Beginning in December 1908, the State of Ohio Health Department began to more strictly enforce the recording of deaths. Forms were standardized across the state of Ohio. Parents’ names were required to be included, if the informant knew the information. Other information not previously listed on the death record includes:

  • Date of birth
  • Name of father
  • Birthplace of father
  • Maiden name of mother
  • Birthplace of mother
  • Name of Informant
  • Informant’s address
  • Length of time deceased was under physician’s care
  • Time of death
  • Duration of illness
  • Physician’s signature and address
  • Place of burial or removal
  • Date of burial
  • Undertaker’s name and address

Our library has a copy of the Ohio Death Certificate Index from 1908 thru 1954 on microfilm. The years from 1933 to 1937 are on microfiche and kept in the department workroom. We have a copy of the actual Ohio Death Certificates from 1908 to the beginning of 1931. The Akron-Summit County Public Library and the Stark County District Library have the Ohio Death Certificates from 1908 thru 1952. The contact information for these two libraries is as follows:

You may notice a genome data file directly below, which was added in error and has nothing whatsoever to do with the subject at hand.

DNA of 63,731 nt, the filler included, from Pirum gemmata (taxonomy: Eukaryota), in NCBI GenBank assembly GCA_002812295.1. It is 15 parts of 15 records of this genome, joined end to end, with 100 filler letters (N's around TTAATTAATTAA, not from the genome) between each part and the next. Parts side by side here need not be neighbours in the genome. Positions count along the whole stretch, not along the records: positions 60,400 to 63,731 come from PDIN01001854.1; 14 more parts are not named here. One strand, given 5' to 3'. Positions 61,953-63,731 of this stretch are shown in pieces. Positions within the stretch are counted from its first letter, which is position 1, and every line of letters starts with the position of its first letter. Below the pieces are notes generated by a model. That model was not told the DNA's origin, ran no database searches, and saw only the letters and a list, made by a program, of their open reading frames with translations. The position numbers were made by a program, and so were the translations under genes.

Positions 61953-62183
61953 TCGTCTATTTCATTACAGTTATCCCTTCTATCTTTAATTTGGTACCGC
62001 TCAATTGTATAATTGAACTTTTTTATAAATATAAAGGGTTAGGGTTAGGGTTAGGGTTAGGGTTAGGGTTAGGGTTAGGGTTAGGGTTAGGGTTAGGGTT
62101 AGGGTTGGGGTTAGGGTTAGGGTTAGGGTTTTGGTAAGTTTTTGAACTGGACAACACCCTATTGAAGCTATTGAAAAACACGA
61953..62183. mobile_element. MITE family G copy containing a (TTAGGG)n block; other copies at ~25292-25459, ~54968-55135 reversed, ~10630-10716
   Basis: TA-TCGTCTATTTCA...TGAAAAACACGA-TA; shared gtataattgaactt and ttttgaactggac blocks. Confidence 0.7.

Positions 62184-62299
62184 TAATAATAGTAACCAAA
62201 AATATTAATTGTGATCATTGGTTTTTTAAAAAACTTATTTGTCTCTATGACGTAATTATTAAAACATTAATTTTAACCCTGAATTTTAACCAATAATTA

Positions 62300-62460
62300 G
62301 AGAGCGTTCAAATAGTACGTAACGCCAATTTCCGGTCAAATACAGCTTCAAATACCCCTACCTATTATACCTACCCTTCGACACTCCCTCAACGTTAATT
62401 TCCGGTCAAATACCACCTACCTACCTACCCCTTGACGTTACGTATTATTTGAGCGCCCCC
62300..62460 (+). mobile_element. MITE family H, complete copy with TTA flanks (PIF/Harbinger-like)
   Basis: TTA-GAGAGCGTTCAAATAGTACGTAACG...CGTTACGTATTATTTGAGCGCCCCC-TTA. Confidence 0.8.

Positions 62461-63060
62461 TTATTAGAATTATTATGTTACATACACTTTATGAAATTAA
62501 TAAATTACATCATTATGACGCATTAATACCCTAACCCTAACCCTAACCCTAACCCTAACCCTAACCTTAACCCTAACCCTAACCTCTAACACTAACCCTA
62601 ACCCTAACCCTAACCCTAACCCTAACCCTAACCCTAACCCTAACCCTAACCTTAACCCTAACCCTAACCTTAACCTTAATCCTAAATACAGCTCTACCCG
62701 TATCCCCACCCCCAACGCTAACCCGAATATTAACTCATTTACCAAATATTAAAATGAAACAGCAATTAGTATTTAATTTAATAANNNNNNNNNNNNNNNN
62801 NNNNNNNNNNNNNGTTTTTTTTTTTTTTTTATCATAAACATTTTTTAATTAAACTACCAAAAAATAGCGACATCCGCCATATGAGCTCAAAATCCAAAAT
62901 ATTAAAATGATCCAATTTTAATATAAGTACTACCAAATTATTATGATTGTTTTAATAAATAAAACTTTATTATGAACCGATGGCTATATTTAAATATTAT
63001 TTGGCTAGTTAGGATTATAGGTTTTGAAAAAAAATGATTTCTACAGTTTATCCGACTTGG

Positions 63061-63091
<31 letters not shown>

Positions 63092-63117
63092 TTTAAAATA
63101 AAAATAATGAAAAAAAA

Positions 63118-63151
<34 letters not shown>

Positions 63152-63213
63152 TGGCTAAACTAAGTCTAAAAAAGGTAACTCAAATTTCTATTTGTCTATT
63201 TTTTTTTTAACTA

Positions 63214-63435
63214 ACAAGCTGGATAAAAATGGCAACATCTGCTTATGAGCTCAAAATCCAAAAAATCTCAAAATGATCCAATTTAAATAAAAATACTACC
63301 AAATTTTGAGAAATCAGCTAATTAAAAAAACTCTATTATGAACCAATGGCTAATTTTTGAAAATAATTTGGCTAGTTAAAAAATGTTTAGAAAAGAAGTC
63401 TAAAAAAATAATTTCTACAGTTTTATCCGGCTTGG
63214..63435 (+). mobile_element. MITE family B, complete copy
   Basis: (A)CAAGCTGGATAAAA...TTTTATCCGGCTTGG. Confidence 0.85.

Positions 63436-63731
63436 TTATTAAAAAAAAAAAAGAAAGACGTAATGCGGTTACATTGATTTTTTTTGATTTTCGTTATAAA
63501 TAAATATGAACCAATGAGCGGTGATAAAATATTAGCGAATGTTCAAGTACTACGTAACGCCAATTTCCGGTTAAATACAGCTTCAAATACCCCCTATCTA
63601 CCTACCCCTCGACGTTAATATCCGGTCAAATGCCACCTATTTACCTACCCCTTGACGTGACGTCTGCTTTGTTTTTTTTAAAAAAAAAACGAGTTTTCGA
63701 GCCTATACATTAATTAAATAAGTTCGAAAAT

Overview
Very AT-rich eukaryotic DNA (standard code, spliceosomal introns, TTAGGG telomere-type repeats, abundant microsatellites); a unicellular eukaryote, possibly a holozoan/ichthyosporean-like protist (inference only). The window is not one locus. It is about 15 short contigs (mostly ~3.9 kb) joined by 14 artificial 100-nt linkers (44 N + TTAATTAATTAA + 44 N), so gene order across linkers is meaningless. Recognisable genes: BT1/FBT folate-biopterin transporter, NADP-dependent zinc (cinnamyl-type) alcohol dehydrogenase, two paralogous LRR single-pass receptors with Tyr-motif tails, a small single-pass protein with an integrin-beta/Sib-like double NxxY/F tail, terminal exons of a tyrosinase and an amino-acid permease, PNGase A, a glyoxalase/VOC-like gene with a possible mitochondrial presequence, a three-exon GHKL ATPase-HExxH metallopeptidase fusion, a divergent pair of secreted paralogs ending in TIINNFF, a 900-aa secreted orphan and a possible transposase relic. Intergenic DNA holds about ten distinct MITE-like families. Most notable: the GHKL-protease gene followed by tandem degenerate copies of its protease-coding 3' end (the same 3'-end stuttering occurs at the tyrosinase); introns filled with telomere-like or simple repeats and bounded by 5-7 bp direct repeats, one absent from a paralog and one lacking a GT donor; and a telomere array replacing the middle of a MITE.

Akron-Summit County Public Library
Special Collections Division
60 South High Street
Akron, OH 44326
330-643-9030
http://www.akronlibrary.org/main-sc.html
Stark County District Library
Genealogy Division
715 Market Avenue North
Canton, OH 44702
330-452-0665
http://www.stark.lib.oh.us/genealogy.htm

Certified copies of death certificates may be obtained from the following locations:

Wayne County Health Department
Vital Records Administration
c/o Vital Records Registrar
203 South Walnut Street
Wooster, OH 44691
330-264-9590